Poetry of Kansas

Struggle.

Great strength is brought with pain,
From out the strife,
From out the storms that sweep
The human soul___
Those hidden tempests
Of the inner life___
Comes forth the lofty calm
Of self-control.
 
Peace after war. Although
The heart may be trampled
And plowed like a torn battle field,
Rich are the fruits that follow victory,
And the battle grounds
The fullest harvests yield.
 
Strong grows his arm who breasts
A downward stream,
And stems with steady stroke;
The mighty tide
Of his own passions. Sore
The wrench may seem,
But only he is strong
Whose strength is tried.
 
To toil is hard, to lay
Aside the oar,
To softly rise and fall
With passion's swell,
Is easier far. But when
The dream is o'er
The bitterness of waking
None can tell.
 
To float at ease, by sleepy
Zephyrs fanned,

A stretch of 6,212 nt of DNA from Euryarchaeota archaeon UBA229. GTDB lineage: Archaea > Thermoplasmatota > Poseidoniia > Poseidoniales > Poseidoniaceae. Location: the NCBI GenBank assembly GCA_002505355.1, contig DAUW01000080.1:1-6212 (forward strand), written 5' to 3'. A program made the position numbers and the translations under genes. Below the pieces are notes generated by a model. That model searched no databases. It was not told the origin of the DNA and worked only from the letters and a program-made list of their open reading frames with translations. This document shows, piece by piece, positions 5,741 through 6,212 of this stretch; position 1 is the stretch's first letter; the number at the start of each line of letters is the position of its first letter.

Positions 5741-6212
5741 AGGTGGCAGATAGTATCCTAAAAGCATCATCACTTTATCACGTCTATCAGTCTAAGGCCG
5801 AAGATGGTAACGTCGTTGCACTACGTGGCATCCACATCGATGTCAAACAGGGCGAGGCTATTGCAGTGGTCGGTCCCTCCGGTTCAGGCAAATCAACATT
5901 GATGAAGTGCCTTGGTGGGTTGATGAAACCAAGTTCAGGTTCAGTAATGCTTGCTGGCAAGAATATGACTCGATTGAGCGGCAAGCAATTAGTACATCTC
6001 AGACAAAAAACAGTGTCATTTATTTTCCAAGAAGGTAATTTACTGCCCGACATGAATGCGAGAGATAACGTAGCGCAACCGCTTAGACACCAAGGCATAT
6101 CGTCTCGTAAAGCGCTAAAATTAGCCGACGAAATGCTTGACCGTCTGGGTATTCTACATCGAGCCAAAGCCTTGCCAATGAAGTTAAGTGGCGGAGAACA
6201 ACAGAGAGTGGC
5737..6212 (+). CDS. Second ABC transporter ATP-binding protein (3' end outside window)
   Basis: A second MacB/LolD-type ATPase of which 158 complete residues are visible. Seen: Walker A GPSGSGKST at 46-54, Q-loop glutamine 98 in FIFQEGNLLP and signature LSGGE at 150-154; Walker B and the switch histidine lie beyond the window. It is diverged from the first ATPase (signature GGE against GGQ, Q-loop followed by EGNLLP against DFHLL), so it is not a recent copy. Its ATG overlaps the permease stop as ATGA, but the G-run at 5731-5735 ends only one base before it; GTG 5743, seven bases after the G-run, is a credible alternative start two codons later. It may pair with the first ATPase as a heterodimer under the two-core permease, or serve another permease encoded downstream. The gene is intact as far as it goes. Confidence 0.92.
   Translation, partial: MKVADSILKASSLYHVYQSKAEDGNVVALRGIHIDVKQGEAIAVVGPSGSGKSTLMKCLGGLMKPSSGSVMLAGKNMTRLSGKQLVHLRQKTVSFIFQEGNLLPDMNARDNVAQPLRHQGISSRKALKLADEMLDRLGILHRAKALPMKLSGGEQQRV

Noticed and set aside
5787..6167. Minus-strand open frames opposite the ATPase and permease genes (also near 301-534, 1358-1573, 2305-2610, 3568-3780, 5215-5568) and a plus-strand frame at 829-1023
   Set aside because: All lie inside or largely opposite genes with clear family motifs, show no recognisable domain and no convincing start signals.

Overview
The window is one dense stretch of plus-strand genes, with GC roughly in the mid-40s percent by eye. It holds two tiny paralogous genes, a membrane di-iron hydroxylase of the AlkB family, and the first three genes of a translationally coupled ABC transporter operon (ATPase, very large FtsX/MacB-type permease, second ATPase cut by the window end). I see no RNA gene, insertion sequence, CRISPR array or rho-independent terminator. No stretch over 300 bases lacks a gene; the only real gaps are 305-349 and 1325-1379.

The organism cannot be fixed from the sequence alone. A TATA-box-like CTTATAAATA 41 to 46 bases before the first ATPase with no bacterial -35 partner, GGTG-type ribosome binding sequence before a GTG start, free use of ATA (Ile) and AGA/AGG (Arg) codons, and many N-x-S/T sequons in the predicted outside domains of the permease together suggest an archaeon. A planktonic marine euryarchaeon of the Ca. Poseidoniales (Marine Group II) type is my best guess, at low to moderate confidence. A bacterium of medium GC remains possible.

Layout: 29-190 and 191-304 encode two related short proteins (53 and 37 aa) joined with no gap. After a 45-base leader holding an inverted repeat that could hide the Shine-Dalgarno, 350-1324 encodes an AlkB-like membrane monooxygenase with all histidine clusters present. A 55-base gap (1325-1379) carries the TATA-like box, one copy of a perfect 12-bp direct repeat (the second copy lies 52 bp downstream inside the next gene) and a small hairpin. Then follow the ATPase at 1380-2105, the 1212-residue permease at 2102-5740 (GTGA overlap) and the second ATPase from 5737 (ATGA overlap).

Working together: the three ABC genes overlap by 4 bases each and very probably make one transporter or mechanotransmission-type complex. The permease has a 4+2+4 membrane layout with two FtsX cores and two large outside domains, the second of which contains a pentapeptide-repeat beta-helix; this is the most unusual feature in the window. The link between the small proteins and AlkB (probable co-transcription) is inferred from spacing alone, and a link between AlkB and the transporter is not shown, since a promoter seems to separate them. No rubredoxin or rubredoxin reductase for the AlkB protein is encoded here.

Is but to grow more feeble
Day by day;
While slips life's little hour
Out, sand by sand,
And strength and hope together
Waste away.
 
He only wins who sets
His thews of steele
With tighter tensions for
The prick of pain;
Who wearies, yet stands fast;
Whose patient zeal
Welcomes the present loss
For future gain.
 
Toil before ease; the cross,
Before the crown.
Who covets rest, he first
Must earn the boom.
He who at night in peace
Would lay him down,
Must bear his load amid
The heats of noon.

__Ellen P. Allerton.

Walls of Corn and Other Poems
Ellen P. Allerton
(Hiawatha, KS: Harrington Printing Company. 1894)
Pages 228-229

 
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February 25, 2003 / John & Susan Howell / Wichita, Kansas / howell@kotn.org

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